Binance distances from WazirX as Indian regulators keep chasing crypto

Regulation

The Twitter exchange between WazirX co-founder Nischal Shetty and Binance CEO Changpeng “CZ” Zhao over the ownership of the Indian crypto exchange grabbed a lot of headlines in the first week of August. 

WazirX was reportedly acquired by Binance in 2019, and ever since then, the Indian crypto exchange has been referred to as “Binance-owned”; however, to everyone’s surprise, CZ took to Twitter to claim that the acquisition process never went through and Binance has no ownership in the Indian crypto exchange.

CZ said that Binance only provides wallet services for WazirX as a tech solution and WazirX is responsible for all other aspects of the exchange, including user sign-up, Know Your Customer (KYC), trading, and initiating withdrawals.

Shetty countered CZ’s claim in another tweet thread claiming that Binance indeed owns the Indian crypto exchange WazirX and that the parent company, Zanmai Labs, only operates crypto and Indian rupee pairs in WazirX on a Binance license. Binance, on the other hand, operates crypto-to-crypto pairs and processes crypto withdrawals, which can be verified by the companies’ terms of services.

The two co-founders went back and forth for the next couple of days accusing each other of misrepresenting certain facts.

Based on the tweet exchange between the two co-founders, it is clear that there was indeed an acquisition deal, to begin with, but Shetty claimed the deal was for the technology transfer and not the whole company, and this is the reason WazirX technology is owned by Binance, while Zanmai Labs operate only crypto/INR pairs using a Binance license.

When Cointelegraph reached out to Binance to get some clarity on the acquisition deal, the exchange denied Shetty’s earlier claims that the exchange operates crypto-to-crypto trading pairs. A spokesperson from Binance told Cointelegraph:

“Binance does not operate crypto-to-crypto trades on the WazirX exchange. The WazirX exchange is wholly run and operated by Zanmai Labs. Further, while we did agree to purchase certain technical assets and intellectual property of WazirX, this agreement was not completed.”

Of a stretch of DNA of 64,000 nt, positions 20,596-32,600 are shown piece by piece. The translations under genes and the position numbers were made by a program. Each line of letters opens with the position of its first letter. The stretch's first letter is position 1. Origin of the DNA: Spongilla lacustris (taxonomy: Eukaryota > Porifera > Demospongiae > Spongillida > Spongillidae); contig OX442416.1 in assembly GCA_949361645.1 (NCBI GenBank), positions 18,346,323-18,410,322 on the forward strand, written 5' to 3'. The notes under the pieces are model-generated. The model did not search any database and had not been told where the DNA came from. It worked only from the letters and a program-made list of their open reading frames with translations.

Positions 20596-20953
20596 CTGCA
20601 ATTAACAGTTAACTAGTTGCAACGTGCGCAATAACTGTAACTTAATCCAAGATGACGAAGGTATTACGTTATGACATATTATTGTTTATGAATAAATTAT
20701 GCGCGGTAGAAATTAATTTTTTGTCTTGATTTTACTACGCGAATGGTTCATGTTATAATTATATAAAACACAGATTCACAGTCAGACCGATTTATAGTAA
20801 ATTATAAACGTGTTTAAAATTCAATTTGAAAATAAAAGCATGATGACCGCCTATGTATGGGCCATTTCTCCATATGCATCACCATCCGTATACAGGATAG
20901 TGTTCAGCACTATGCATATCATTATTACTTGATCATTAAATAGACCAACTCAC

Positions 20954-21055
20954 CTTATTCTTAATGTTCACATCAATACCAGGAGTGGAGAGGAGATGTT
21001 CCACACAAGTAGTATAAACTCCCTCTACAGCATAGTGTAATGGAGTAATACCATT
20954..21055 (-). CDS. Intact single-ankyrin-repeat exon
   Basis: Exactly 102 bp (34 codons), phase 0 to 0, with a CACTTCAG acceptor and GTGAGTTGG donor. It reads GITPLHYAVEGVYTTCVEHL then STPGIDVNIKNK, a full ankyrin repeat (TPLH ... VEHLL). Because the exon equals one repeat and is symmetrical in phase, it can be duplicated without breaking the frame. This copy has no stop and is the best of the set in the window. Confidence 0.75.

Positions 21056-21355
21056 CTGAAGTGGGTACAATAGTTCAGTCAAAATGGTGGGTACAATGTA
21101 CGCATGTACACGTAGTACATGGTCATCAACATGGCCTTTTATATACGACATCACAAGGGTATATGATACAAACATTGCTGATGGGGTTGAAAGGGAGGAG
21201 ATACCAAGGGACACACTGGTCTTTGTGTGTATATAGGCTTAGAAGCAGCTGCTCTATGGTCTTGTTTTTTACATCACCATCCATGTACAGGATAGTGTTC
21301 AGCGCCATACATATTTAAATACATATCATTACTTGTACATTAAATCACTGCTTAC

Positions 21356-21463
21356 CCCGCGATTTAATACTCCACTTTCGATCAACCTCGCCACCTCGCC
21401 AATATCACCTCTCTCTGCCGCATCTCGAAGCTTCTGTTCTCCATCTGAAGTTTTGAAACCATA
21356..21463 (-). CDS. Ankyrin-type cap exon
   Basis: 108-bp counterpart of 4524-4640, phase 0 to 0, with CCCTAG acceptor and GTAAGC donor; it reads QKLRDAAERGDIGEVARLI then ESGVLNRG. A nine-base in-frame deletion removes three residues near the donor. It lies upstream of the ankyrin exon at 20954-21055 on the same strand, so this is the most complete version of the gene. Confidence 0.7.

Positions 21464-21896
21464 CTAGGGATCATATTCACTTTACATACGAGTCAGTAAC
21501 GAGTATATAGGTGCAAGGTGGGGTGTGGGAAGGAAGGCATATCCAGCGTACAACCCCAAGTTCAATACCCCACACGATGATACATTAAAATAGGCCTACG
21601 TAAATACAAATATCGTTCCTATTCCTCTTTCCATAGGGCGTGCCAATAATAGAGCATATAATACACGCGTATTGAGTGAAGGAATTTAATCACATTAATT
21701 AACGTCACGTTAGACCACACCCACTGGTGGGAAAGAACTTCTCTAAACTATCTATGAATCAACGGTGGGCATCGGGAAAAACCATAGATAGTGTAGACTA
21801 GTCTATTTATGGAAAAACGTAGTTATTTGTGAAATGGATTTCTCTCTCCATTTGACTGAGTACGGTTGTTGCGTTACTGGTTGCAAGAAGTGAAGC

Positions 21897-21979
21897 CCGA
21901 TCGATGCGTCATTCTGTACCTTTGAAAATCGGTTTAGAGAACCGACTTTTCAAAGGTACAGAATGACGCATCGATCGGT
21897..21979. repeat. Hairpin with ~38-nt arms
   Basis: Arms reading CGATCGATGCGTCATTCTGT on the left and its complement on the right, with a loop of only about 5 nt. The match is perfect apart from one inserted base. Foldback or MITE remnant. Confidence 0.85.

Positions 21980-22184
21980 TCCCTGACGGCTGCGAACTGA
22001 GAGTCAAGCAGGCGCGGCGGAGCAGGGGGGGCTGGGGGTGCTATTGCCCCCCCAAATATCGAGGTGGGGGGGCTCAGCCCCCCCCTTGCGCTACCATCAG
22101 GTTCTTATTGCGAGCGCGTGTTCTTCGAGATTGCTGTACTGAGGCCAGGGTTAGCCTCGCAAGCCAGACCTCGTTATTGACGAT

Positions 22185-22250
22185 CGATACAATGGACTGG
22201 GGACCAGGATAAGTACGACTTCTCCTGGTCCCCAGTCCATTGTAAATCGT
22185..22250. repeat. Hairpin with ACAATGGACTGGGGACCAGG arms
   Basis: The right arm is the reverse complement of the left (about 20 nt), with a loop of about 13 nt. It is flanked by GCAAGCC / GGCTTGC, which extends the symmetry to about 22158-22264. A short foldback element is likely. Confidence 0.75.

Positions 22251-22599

In another tweet, CZ claimed that Binance had tried to pursue the acquisition as late as February but was refused by WazirX. Shetty again responded to the tweet, claiming the deal involved an acquisition by Binance’s parent entity, but at the time of the deal, Binance gave an “ambiguous answer that parent entity is under restructuring.”

The Binance spokesperson told Cointelegraph, “The agreement between Binance and Zanmai Labs was for the acquisition of certain assets and intellectual property of WazirX, not equity in Zanmai Labs.” They further added, “We had sought the assets that were supposed to be transferred to us under the agreement, but this was not forthcoming, and the agreement was not (and could not be) completed.”

WazirX, on the other hand, believes the solution to the current problem is either for Binance to buy out India operations using its parent entity instead of a random entity because it may create risk for users or for Binance to sell back WazirX.

Taking three years to disclose the deal never went through

The core reason for the fallout between the two companies seems to be the alleged money laundering investigation by India’s Enforcement Directorate (ED). The said investigation is from a year ago, and contrary to popular belief, the investigation is focusing on a Foreign Exchange Management Act (FEMA) violation rather than money laundering.

FEMA is one of many capital control regulations that the Indian government has put in place to prevent capital from leaving the country. According to FEMA, an individual is only permitted to send a maximum of $250,000 for specific purposes per year outside of India. However, due to the lack of regulations around the crypto market, FEMA laws don’t cover cryptocurrency transfers.

As a result, any users sending crypto transfers of above $250,000 would still violate FEMA laws. That seems to be the case with the ED’s current investigation into WazirX. In total, 10 other crypto platforms are facing similar investigations from the ED.